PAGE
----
mitch

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English[edit]

Alternative forms[edit]

Etymology[edit]

From Middle English michen, müchen ‎(to rob, steal, pilfer), from Old English *myċċan ‎(to steal), from Proto-Germanic *mukjaną ‎(to waylay, ambush, hide, rob), from Proto-Indo-European *(s)mūg- ‎(swindler, thief). Cognate with Scots mich, myche ‎(to steal), Saterland Frisian mogeln ‎(to act secretively and deceitfully), Dutch mokkelen ‎(to flatter), Alemannic German mauchen ‎(to nibble secretively), German mogeln ‎(to cheat), German meucheln ‎(to assassinate), Norwegian i mugg ‎(in secret, secretly), Latin muger ‎(cheater). Related to mooch.

Pronunciation[edit]

Verb[edit]

mitch ‎(third-person singular simple present mitches, present participle mitching, simple past and past participle mitched)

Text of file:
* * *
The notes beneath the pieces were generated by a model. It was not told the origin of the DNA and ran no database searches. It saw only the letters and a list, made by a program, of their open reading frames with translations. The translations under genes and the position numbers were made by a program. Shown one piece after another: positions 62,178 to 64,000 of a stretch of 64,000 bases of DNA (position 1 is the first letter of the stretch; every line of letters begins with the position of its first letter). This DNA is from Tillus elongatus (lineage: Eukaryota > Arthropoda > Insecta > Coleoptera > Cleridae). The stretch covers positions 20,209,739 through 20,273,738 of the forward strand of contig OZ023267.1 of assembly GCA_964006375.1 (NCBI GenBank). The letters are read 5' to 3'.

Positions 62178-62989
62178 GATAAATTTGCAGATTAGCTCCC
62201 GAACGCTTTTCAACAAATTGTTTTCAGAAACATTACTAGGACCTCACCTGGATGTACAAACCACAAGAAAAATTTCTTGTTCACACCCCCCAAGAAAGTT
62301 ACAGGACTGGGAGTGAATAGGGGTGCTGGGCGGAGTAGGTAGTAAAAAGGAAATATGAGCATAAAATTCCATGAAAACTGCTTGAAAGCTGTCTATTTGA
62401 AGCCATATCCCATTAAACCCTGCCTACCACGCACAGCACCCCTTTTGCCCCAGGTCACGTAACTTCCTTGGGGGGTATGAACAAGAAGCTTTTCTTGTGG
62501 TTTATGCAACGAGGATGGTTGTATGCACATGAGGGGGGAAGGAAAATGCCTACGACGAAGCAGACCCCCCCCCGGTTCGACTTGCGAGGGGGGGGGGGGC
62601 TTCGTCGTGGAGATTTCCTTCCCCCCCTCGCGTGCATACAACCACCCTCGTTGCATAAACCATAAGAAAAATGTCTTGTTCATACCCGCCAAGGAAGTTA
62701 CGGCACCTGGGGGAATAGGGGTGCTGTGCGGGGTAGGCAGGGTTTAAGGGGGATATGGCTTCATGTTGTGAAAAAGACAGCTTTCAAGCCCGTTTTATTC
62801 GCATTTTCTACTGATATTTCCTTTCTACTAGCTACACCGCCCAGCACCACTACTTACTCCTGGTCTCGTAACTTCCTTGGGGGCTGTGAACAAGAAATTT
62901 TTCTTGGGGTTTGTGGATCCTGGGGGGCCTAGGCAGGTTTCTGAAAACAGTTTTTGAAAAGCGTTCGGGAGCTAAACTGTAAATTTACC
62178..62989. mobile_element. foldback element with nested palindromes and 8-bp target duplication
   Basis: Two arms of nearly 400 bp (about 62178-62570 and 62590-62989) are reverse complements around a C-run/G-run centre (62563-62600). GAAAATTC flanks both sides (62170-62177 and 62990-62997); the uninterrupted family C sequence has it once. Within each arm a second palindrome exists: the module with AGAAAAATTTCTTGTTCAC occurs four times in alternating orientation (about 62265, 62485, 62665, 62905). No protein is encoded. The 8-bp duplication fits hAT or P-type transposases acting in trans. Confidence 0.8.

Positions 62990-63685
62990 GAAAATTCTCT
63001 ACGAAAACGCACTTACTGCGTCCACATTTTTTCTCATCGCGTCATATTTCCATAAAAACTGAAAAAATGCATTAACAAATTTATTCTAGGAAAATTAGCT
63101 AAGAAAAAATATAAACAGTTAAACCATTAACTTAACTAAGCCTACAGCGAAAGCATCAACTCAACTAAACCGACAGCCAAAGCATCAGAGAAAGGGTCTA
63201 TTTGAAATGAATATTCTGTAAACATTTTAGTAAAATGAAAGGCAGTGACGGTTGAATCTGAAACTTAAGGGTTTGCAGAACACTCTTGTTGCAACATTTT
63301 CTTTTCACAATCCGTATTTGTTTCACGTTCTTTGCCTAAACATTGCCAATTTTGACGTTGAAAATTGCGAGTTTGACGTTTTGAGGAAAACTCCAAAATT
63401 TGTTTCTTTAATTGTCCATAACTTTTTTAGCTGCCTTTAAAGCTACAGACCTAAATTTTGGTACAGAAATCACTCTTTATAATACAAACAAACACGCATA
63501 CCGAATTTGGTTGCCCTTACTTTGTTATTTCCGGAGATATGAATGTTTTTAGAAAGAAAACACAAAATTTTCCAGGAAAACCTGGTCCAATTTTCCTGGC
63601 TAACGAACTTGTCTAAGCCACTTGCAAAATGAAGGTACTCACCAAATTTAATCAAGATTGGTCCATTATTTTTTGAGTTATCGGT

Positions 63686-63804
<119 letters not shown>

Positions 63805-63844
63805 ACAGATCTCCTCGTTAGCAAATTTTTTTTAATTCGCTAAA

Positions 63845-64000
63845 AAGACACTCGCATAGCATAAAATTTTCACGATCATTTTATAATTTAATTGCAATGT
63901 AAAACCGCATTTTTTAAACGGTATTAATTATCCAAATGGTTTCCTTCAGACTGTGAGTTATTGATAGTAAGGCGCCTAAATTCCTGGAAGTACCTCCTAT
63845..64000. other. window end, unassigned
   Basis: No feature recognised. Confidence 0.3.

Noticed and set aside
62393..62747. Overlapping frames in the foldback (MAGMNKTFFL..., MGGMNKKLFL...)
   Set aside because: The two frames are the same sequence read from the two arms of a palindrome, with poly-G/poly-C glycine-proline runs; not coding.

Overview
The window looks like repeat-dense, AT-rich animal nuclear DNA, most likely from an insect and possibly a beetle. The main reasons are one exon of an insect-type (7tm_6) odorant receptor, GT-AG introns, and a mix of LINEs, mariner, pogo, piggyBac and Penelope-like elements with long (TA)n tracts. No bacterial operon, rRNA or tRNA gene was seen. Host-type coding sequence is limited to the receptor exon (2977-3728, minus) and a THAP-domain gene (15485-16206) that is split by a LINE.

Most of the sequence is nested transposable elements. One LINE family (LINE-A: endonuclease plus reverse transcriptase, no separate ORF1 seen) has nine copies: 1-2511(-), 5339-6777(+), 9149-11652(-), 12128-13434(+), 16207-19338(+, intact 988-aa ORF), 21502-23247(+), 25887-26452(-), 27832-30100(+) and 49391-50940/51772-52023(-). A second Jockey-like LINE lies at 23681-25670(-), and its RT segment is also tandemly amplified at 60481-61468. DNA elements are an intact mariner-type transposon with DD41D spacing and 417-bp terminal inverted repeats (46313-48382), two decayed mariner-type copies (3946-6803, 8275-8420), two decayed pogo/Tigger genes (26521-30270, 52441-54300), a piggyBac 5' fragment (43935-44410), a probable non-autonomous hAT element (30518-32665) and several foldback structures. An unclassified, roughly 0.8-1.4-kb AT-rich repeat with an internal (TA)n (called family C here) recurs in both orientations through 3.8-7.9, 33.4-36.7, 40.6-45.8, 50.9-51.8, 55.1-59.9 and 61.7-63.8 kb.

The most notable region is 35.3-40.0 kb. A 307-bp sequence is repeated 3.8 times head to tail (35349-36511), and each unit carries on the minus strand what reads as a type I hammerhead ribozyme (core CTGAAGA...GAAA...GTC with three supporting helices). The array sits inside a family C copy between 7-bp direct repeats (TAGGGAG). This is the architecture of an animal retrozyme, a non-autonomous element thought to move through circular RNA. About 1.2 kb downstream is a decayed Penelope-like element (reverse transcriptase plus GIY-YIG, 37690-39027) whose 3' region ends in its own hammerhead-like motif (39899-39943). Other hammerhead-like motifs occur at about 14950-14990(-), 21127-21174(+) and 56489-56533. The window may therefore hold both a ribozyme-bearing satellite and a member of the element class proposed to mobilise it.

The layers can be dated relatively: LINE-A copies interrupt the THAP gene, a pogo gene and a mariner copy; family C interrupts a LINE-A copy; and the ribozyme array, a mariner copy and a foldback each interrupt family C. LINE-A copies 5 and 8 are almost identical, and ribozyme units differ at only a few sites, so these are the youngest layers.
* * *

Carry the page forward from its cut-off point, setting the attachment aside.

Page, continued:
1. (transitive, dialectal) To pilfer; filch; steal.
  2. (intransitive, dialectal) To shrink or retire from view; lurk out of sight; skulk.
  3. (Ireland, Wales) To be absent from school without a valid excuse; to play truant.
    John said he was going to mitch the last lesson today.
  4. (intransitive, dialectal) To grumble secretly.
  5. (intransitive, dialectal) To pretend poverty.

Synonyms[edit]

Derived terms[edit]

Translations[edit]

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